Suppose I order integers $1,2,3,...,n$ in some random permutation, such that the integers are lined up like $a_1, a_2, .., a_n$. I choose some random index $j$ and look at the left of $a_j$. I am interested to know what is the expected number of steps I need to take to the left for me to encounter another integer greater than or equal to $a_j$? By default, if no value greater than or equal to $a_j$ exists to the left, then the number of steps taken is $j$.

My approach is the following:

For $j=1$, $E(j)=1$; For $j=2$, there is 1 left neighbor $a_1$ which could has equal chance of either being greater or being smaller than $a_2$. So, the steps that will be taken is 1 step with probability 1/2 and 2 steps with probability 1/2. So, $E(2) = 1*1/2 + 2*1/2 = 2$. For $j=3$, there are 2 left neighbours $a_1, a_2$. The probability of $a_2>a_3$ is 1/2 and the probability $P(a_1>a_3|a_2<a_3)=1/2*1/2=1/4$.Thus, $E(3) = 1*1/2 + 2*1/4 + 3*(1-1/2-1/4)$ Thus, in general $$E(j) = \sum_{i=1}^{j-1}\frac{i}{2^i}+j\times\left(1-\sum_{i=1}^{j-1}\frac{1}{2^i}\right).$$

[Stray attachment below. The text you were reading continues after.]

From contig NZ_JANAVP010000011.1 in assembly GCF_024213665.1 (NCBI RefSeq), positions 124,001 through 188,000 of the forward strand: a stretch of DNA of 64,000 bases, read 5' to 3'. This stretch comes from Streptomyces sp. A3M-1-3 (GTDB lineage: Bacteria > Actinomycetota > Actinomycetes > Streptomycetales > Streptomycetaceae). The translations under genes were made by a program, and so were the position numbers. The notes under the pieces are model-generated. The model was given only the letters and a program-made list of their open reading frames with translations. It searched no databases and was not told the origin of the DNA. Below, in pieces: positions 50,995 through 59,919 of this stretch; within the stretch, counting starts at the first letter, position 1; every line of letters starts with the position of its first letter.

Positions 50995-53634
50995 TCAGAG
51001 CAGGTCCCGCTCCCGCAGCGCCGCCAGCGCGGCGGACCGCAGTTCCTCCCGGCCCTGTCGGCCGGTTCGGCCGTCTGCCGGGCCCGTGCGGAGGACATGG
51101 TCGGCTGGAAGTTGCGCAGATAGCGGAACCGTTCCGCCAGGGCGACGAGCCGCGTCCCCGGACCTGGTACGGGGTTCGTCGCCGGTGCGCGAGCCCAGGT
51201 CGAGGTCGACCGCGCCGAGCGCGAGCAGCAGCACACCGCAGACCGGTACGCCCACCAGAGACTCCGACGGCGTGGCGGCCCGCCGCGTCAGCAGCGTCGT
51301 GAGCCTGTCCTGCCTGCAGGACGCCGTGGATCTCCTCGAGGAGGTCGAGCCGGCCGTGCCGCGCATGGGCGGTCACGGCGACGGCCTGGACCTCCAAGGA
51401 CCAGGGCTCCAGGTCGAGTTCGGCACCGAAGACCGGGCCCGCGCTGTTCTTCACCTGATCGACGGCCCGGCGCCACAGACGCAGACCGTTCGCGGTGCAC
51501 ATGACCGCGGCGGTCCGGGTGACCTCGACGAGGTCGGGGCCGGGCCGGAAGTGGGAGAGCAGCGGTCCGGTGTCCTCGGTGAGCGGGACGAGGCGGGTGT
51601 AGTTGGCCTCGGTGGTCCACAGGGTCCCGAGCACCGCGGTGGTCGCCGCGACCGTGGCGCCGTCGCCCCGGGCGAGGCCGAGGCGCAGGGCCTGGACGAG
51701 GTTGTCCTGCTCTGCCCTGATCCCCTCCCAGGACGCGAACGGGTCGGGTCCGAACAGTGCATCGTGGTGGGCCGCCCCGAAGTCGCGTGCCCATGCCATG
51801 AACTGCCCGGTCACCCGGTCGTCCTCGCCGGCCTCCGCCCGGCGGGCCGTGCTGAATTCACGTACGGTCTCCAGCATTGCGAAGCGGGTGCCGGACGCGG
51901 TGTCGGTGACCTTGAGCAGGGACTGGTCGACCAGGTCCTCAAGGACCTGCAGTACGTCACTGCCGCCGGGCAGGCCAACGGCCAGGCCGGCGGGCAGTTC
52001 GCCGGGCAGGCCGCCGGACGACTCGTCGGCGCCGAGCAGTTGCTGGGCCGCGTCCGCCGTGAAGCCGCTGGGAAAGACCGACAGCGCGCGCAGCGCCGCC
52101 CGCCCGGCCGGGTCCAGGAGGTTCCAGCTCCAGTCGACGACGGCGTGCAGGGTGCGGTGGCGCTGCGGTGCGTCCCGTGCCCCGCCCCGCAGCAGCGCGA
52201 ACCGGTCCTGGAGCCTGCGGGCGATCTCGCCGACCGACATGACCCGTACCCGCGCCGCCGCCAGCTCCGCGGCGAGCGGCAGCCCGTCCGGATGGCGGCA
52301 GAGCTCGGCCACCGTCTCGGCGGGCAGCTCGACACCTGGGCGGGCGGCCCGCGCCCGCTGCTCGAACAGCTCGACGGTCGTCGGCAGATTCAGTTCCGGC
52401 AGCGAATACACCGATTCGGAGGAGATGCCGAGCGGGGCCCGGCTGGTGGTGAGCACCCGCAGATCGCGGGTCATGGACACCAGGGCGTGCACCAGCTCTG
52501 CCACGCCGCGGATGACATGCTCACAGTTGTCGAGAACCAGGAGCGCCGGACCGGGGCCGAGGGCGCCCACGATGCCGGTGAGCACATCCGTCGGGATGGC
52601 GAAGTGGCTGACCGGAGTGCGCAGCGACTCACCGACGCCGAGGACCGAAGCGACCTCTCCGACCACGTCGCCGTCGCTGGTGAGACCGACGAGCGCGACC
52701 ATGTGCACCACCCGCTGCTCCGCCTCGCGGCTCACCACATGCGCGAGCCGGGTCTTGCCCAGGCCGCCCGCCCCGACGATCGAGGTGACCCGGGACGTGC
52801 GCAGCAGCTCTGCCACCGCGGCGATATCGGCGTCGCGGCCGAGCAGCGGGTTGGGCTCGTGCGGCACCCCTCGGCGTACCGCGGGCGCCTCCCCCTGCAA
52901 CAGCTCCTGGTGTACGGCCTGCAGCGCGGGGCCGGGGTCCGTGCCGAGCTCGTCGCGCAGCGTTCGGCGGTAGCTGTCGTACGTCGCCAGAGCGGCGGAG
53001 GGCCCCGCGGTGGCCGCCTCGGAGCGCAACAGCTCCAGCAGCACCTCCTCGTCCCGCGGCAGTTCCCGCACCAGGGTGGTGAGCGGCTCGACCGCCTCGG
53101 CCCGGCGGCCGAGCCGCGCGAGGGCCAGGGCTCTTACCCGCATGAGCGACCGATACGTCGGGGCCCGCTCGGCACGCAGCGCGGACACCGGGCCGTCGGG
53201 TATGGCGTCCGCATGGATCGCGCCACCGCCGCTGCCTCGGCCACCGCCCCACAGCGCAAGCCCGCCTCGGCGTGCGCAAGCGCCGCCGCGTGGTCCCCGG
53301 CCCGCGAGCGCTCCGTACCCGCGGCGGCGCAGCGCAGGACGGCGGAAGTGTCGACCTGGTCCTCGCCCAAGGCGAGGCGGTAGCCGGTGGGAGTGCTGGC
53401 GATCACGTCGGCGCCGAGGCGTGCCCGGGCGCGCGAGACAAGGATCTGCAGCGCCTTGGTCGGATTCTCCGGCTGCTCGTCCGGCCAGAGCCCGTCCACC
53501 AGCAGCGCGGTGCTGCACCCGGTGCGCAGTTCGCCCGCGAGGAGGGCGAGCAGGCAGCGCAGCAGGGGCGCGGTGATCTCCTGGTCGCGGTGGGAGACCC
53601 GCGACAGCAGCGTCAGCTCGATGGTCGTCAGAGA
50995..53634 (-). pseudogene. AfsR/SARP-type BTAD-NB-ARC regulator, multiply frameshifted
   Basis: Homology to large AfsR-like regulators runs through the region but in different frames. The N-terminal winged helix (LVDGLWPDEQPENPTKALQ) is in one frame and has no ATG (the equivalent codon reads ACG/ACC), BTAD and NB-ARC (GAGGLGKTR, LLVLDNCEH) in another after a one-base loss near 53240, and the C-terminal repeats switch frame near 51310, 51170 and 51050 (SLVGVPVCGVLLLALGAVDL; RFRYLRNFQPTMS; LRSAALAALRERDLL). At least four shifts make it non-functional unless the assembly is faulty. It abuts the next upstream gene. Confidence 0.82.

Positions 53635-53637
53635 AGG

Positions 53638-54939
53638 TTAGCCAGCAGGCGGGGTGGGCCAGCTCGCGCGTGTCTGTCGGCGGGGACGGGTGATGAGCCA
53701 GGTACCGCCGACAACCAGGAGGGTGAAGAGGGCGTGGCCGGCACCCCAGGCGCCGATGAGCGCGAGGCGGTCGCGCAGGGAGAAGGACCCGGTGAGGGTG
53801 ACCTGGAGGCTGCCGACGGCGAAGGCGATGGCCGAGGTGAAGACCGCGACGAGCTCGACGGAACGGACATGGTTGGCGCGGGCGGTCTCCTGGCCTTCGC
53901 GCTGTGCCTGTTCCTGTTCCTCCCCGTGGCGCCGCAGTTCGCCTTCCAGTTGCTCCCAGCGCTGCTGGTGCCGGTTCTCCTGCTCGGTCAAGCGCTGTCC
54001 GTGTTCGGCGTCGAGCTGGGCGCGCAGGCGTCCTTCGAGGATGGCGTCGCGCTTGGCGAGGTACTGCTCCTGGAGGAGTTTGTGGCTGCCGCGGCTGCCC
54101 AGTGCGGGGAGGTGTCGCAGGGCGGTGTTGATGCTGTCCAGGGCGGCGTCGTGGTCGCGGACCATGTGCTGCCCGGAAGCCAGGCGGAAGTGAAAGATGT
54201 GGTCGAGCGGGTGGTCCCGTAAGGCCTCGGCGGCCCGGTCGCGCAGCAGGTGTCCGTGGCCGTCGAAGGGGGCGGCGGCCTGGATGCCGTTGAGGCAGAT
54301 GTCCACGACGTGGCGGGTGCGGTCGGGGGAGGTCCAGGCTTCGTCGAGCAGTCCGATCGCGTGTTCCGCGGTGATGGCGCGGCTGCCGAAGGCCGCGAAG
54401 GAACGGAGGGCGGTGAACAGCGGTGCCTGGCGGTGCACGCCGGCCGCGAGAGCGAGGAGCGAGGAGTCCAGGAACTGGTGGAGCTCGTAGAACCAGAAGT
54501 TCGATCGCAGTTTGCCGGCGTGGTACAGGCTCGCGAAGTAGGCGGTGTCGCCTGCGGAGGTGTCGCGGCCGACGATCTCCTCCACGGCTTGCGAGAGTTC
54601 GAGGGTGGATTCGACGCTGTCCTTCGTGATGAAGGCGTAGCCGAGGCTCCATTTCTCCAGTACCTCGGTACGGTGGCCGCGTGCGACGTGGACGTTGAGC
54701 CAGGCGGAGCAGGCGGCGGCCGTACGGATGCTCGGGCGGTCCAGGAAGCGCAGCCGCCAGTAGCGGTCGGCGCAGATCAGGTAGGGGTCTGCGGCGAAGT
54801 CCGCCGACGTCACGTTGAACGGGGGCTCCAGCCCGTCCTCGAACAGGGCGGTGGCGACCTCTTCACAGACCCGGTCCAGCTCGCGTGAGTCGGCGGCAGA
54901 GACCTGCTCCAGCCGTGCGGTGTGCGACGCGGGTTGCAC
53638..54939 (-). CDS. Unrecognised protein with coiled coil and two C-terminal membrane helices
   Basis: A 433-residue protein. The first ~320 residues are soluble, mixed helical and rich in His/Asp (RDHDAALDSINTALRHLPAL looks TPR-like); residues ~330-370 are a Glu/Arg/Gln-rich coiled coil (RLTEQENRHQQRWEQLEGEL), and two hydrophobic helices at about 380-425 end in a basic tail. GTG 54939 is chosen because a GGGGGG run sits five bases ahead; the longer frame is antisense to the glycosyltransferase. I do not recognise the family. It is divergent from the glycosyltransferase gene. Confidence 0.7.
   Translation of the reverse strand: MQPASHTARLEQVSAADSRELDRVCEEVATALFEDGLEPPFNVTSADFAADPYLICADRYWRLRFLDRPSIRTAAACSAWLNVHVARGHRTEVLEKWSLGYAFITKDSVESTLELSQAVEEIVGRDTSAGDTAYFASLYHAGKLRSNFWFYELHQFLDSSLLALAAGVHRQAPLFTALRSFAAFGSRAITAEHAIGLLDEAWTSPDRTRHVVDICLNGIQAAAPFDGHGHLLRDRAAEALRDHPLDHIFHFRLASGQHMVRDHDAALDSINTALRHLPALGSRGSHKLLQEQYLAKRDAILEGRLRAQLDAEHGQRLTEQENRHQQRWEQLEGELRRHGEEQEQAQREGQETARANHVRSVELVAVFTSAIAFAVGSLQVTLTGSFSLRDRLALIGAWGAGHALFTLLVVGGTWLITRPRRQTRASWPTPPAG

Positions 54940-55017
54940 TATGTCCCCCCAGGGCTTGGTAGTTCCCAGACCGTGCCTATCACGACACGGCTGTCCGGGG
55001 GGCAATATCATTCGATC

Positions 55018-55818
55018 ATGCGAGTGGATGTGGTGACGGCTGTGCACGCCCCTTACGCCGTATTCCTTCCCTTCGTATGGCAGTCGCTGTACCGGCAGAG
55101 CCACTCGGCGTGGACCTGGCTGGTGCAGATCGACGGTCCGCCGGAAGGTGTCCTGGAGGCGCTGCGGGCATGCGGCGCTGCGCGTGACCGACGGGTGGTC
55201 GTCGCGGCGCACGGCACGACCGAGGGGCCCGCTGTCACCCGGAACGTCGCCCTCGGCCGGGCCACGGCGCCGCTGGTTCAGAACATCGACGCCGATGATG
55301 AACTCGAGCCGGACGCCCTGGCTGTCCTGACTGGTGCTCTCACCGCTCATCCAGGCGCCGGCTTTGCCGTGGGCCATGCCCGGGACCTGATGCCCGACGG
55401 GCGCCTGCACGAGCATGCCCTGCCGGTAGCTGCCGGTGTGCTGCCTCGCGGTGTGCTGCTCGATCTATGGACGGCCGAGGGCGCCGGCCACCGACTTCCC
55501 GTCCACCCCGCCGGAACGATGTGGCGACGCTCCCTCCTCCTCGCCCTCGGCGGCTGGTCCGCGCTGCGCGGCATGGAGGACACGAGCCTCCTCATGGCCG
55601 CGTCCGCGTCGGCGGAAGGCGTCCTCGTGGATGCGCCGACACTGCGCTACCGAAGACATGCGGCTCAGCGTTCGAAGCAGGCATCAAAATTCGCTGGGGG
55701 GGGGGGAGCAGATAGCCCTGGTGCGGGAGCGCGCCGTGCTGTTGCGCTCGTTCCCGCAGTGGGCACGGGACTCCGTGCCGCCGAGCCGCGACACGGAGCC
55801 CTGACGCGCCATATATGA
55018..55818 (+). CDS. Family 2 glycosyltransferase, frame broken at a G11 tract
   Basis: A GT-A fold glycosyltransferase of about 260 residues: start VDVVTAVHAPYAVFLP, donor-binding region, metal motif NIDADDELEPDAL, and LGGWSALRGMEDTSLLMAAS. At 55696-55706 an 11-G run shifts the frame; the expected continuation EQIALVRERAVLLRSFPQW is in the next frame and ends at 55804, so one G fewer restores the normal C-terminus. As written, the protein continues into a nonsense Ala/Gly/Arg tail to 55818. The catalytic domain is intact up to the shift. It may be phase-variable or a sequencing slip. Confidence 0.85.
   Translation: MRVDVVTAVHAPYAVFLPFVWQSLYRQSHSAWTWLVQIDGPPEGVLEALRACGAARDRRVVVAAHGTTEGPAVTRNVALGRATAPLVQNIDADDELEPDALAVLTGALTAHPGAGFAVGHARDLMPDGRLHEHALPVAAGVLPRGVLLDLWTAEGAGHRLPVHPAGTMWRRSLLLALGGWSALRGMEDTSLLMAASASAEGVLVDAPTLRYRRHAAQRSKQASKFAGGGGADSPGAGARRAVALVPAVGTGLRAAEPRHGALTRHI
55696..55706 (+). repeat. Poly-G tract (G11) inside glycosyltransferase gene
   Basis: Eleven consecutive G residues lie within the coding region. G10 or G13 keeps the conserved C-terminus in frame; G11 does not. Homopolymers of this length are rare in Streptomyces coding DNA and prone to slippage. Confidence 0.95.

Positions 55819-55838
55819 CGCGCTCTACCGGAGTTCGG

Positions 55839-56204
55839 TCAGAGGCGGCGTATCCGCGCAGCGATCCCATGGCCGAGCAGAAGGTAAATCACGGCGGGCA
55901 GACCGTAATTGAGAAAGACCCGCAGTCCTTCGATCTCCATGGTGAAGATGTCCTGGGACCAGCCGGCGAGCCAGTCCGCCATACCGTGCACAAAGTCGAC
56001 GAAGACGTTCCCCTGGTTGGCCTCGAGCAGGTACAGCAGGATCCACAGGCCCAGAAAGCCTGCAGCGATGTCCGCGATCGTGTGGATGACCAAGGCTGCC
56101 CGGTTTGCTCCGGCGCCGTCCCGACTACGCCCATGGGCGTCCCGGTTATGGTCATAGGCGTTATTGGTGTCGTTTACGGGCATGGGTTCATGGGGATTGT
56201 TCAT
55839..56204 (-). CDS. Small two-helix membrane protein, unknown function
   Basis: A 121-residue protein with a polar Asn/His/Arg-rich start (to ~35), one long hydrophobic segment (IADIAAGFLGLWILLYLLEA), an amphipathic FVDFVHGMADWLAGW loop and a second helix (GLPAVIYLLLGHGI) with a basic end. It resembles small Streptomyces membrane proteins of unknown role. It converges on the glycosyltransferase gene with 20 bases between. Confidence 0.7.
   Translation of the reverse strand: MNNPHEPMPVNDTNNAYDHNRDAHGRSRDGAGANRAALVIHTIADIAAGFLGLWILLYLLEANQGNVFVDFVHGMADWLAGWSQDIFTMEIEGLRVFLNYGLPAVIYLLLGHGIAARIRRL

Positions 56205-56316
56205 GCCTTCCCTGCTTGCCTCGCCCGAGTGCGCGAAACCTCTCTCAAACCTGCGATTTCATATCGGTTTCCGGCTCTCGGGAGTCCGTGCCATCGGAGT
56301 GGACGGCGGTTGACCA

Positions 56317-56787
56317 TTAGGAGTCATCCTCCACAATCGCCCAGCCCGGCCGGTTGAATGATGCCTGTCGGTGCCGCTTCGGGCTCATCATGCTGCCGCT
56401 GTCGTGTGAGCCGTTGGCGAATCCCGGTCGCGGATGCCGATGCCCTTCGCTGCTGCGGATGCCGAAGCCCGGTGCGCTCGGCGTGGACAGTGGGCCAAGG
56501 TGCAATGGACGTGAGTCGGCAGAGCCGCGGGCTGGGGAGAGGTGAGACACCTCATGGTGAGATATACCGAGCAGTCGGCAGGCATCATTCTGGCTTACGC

Does this seem reasonable?

  • $\begingroup$ For $j=1$, $E(j)=1$. For $j=2$, $E(j)=2$, and so on, because the expectation of a constant is the constant. $\endgroup$ Oct 25, 2021 at 21:51
  • $\begingroup$ @paperskilltrees I suspect $E(j)$ is supposed to be the expected number of steps rather that the expectation of $j$. So for $j=2$ you have $E(j)$ as $\frac32$ $\endgroup$
    – Henry
    Oct 25, 2021 at 22:29
  • $\begingroup$ If $j > 2$ then the probability you take exactly two steps is not $\frac1{4}$ but $\frac{1}{6}$. Consider $P(a_1>a_3>a_2) = \frac16$ while $P(a_1>a_3\mid a_2<a_3) =\frac13$ $\endgroup$
    – Henry
    Oct 26, 2021 at 0:18
  • $\begingroup$ Does that mean that for $j>2$, the probability that you take exactly $n$ steps is $1/(n+1)!$? $\endgroup$
    – titanium
    Oct 26, 2021 at 2:11
  • $\begingroup$ @Henry Any non-standard notation should be explicitly introduced. Sometimes writing a question properly might help answering it (and in any case will help the efforts of others). $\endgroup$ Oct 26, 2021 at 2:58


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